Recycling Biosolids from Wastewater Treatment Facilities
Wastewater treatment results in two major outputs, effluent and biosolids. Effluent is discharged to a receiving water, typically a stream or river. The solids can be beneficially reused, incinerated, or landfilled. The specific treatment processes vary from plant to plant. Below is one.
Image provided courtesy of the Regional Municipality of Durham, Ontario Canada
Biosolids, the solid or semi-solid organic material generated by a wastewater treatment plant, result from the treatment of wastewater carried through sewer lines from homes and businesses to the treatment plant. Following treatment, the liquid (effluent) is typically discharged to a nearby stream and the solids (biosolids) or a product developed from the solids are removed from the treatment plant for disposal or beneficial use.
The characteristics of biosolids vary depending on the sources of wastewater to the treatment plant and the treatment methods used at the treatment plant, and these characteristics will determine if beneficial use is feasible.
Wastewater Treatment Capacity in New York State
As of April 1, 2014, there are currently 586 publicly-owned treatment works (POTWs) in the state of New York that are producing biosolids. The total design capacity of these POTWs is about 3,700 million gallons of wastewater per day (MGD). The operating volume of the POTWs is about 2,530 MGD. Sixty-five percent of the treatment works have a design capacity of less than 1 MGD. The total biosolids generated rate is 350,000 dry tons per year or about 1,000 dry tons per day.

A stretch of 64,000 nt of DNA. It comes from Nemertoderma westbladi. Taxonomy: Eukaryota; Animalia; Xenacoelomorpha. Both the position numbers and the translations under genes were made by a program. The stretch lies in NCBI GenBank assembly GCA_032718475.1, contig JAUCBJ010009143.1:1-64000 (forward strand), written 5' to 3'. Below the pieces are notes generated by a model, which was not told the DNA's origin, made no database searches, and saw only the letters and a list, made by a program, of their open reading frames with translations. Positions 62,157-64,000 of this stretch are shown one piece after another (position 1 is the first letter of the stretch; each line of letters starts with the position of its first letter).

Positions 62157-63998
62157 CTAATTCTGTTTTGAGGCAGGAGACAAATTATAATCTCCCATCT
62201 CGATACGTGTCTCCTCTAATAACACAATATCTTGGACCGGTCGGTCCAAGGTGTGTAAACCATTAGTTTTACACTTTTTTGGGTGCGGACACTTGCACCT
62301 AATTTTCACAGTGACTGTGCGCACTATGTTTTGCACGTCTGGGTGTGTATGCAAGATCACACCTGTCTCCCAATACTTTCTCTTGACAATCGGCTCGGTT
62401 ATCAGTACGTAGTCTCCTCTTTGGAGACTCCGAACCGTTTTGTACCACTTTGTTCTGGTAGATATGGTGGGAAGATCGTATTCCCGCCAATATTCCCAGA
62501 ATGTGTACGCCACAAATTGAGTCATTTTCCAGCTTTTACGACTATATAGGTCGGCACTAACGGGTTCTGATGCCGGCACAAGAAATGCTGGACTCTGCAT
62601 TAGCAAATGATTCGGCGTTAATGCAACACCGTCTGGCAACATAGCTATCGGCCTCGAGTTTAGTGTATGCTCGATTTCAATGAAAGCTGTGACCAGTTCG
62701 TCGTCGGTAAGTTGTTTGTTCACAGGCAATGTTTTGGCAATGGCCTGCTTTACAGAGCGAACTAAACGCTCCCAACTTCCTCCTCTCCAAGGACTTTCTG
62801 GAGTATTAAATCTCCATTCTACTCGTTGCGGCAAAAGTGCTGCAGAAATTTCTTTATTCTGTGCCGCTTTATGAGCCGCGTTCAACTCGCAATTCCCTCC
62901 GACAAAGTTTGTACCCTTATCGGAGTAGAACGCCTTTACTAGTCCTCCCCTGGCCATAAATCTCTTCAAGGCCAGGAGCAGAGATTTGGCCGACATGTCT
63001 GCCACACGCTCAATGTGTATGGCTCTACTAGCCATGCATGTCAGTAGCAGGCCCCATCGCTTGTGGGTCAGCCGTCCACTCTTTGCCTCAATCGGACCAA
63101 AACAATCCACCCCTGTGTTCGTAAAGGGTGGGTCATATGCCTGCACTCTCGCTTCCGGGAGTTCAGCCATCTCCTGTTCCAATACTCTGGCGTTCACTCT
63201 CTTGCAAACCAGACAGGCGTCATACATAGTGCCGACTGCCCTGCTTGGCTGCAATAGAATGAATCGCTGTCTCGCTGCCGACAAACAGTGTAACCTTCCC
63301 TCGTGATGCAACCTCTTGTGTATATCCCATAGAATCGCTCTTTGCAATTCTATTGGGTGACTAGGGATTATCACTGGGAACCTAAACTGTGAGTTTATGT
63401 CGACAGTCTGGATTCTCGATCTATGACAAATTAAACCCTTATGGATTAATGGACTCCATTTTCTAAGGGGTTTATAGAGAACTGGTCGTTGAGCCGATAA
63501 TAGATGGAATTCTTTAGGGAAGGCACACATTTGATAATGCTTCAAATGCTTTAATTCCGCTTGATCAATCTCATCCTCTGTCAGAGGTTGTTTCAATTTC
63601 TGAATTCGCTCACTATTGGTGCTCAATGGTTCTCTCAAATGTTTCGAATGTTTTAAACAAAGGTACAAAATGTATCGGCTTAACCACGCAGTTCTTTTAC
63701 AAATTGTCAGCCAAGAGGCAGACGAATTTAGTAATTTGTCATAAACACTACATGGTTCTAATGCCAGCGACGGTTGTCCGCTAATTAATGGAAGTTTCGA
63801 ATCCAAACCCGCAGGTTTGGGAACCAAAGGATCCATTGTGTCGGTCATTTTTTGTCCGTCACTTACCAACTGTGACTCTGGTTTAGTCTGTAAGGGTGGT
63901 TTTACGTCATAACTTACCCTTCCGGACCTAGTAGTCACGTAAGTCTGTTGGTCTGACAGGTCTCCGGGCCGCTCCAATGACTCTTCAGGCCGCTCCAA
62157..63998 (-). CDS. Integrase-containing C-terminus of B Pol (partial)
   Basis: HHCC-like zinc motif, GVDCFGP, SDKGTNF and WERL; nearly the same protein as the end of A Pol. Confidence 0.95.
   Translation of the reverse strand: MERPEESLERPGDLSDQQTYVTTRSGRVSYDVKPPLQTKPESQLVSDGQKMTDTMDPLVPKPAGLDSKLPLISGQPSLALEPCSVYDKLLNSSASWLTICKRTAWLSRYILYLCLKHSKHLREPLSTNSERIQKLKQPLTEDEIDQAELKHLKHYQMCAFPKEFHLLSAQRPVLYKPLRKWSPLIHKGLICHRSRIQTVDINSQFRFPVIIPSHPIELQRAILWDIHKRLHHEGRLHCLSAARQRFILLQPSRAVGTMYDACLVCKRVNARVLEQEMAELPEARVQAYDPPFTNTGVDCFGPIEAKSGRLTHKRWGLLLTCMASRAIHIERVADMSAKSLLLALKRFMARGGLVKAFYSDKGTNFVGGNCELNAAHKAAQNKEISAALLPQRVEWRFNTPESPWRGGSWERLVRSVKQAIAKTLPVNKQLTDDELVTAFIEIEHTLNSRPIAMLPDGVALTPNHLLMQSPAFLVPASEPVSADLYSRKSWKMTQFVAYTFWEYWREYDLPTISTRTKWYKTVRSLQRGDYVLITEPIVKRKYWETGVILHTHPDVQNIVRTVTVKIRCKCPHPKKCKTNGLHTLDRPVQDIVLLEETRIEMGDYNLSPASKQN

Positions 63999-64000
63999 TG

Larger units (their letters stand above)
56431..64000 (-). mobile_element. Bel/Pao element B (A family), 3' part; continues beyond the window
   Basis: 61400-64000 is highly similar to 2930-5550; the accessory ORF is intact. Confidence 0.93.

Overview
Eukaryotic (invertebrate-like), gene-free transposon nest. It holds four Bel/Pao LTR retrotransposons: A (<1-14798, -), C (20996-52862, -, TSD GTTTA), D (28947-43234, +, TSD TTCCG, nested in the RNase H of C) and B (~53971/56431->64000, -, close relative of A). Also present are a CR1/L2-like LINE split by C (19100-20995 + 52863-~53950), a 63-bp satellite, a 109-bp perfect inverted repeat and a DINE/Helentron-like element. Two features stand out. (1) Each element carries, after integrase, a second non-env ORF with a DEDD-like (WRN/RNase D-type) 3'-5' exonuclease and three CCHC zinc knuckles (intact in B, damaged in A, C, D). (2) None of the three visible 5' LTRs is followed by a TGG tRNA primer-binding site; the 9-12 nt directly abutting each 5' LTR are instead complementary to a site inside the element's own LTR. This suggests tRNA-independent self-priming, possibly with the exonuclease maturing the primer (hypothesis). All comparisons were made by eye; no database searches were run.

Biosolids Management Options
After stabilization, composting, heat drying, or chemical fixation, biosolids can be beneficially used at appropriate application rates as soil conditioners (fertilizers, sources of organic material, etc.) on farmland, forest land, public works projects, landscaping activities, and land reclamation.
This is the firing of biosolids at high temperatures in an enclosed device. It results in an ash that must be properly disposed.
This is the placement of biosolids in a disposal facility, including monofills (sludge-only landfills) and co-disposal with mixed solid waste. Typically, landfills must have liners, groundwater monitoring, and comply with other regulatory design and operational criteria.
The biosolids generated from POTWs in New York are managed as follows:
|Biosolids Management Options||Percentage||Tons per Day|
|Beneficial Use||30%||300 dry|
There are many methods for beneficial use of biosolids including direct land application, composting, chemical stabilization, and heat drying.
Direct land application of biosolids is the placement on or in the soil to benefit the crop grown and the soil present. Application can occur on agricultural land, forest land, and for land reclamation. Biosolids are used because they provide nutrients (nitrogen and phosphorus) and organic matter to the soil and plants grown. Biosolids can be applied as either a liquid or semi-solid (dewatered) material, similar to animal manure. Biosolids are either directly injected into the soil or spread onto the soil surface and then incorporated into the soil. The application rate is determined by the crop grown and the nutrient content of the biosolids. The rate of nitrogen application must not exceed the needs of the crop grown.